428 GLOBE Schools: Monitoring Climate Parameters and Mosquito-borne Diseases around the World

Monday, 7 January 2013
Exhibit Hall 3 (Austin Convention Center)
Gary Randolph, UCAR, Boulder, CO; and R. A. Boger, K. Jaroensutasinee, M. Jaroensutasinee, L. S. Rafarasoa, E. B. Sparrow, M. R. Kopplin, T. Andersen, J. Mackaro, J. S. Malmberg, S. Tessendorf, and K. Wegner

Mosquito-borne diseases are prevalent throughout the world and are transmitted by distinct mosquito genera: Anopheles sp. transmits Malaria; Aedes sp. carries Dengue Fever, while Culex sp. transmits West Nile virus. Working with the Earth Systems Science Project Seasons and Biomes located at the University of Alaska, Fairbanks, GLOBE partners in Thailand, Madagascar and Benin have developed scientific protocols that allow GLOBE students at schools around the world to capture and identify mosquito larvae belonging to these genera. GLOBE is an international science and education program, founded in 1995, that engages teachers and their students in an exploration of their local environment through data collection, ultimately gaining a better understanding of their world.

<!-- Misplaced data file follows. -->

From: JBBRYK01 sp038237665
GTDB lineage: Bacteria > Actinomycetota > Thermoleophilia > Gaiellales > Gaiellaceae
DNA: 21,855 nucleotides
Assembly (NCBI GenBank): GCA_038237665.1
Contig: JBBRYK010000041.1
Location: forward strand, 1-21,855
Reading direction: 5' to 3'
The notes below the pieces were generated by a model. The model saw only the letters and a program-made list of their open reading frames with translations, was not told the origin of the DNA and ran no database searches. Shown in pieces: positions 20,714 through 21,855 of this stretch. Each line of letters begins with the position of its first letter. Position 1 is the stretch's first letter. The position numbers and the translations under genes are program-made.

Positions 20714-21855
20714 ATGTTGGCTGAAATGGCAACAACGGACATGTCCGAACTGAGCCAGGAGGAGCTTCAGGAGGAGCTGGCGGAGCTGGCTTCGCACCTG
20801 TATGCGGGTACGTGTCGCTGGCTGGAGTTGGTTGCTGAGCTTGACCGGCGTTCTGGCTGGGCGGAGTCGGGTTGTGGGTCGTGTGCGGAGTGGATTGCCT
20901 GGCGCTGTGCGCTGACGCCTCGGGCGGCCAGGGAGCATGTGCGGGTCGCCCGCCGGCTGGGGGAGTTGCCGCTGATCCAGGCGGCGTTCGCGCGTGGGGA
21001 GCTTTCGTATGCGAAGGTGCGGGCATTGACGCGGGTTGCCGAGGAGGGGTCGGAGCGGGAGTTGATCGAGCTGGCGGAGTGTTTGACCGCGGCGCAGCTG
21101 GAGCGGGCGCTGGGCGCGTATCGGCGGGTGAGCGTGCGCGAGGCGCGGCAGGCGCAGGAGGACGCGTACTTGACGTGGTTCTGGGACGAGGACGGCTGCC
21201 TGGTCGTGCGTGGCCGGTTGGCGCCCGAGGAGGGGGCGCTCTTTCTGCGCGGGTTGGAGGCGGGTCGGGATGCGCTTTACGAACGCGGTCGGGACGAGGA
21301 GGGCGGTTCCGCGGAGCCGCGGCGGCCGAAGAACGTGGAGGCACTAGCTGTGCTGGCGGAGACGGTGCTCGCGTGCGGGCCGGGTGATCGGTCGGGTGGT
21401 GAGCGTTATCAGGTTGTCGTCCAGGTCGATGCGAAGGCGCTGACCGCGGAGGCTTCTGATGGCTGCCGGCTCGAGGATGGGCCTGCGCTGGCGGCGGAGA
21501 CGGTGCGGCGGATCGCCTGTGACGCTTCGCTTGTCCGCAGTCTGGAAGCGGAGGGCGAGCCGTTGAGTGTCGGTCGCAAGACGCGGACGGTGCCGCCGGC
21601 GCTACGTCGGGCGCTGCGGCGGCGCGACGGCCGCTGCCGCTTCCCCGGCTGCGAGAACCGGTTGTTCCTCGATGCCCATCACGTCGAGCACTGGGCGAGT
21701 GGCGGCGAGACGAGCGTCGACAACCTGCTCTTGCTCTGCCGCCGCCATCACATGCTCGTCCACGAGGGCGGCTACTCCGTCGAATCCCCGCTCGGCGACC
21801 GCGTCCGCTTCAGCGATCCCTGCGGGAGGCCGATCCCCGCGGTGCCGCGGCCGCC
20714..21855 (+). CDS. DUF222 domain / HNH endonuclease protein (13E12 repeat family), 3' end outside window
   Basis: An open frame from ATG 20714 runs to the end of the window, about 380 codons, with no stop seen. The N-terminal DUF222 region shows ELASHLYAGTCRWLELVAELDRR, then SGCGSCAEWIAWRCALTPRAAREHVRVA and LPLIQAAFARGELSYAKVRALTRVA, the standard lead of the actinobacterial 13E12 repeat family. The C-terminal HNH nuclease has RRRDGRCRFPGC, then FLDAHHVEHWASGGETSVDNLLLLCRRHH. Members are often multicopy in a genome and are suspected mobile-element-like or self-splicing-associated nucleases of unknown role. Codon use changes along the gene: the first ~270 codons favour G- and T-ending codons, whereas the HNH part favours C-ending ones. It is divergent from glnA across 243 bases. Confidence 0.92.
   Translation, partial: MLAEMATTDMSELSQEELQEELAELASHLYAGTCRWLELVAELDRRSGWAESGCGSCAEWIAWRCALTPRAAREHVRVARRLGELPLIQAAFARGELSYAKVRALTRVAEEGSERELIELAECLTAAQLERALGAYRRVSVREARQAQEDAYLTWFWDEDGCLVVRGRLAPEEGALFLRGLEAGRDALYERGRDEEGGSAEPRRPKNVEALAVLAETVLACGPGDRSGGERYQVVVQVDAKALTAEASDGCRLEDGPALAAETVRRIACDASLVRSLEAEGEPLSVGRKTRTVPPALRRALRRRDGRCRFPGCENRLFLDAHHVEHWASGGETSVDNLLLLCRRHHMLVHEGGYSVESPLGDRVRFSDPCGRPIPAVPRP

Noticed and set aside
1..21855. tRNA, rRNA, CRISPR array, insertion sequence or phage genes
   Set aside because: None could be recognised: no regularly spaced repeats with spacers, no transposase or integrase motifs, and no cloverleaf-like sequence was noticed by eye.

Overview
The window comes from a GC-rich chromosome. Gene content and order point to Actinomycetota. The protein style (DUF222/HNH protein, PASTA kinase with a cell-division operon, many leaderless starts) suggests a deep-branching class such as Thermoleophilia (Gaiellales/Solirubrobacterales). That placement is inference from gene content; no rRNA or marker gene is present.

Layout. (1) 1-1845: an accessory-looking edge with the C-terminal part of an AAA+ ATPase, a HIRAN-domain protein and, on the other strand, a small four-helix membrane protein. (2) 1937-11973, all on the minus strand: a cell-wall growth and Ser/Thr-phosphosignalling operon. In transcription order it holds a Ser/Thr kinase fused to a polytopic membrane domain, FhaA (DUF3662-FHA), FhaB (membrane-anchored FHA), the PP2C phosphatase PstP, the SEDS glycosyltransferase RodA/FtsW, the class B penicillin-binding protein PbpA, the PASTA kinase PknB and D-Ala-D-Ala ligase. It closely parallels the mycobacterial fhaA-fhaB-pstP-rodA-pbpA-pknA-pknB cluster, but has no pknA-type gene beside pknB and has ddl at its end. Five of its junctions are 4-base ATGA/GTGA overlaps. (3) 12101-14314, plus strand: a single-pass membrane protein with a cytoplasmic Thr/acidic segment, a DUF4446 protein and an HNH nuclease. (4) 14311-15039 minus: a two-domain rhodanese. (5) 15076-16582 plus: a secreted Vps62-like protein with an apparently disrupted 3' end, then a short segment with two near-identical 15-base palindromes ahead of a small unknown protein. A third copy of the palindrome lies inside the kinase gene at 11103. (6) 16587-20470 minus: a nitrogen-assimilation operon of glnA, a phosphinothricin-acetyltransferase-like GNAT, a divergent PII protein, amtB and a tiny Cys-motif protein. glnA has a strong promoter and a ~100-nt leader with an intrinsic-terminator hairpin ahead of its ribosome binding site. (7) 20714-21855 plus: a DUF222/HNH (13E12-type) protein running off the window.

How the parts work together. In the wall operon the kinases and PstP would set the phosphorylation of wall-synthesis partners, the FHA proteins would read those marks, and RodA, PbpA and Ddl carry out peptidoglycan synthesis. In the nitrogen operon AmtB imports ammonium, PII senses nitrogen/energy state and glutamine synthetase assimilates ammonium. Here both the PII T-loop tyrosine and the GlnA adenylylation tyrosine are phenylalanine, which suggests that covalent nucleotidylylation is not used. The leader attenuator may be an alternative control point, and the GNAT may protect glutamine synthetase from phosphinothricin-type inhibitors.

Traditional GLOBE scientific protocols include a vast array of over 50 different measurements, from air temperature and precipitation to bud bust and soil characterization. These protocols have been developed over time as the Program has matured and evolved. GLOBE schools in Africa began tracking cases of malaria within their community, comparing patterns with those of air temperature and precipitation. A decade later, the GLOBE Seasons and Biomes team developed, in collaboration with scientists working with the GLOBE Madagascar and GLOBE Thailand programs, a methodology to identify the differences between these two genera by observing mosquito larvae. Students using these protocols have discovered locations of mosquito larvae within their communities and, working with their local governments, have worked to develop policies to help diminish mosquito breeding locations. As the climate changes, and both air temperature and precipitation patterns shift, data on mosquito population shifts collected by GLOBE students could provide the necessary information to communities, thereby potentially greatly reducing human impact.

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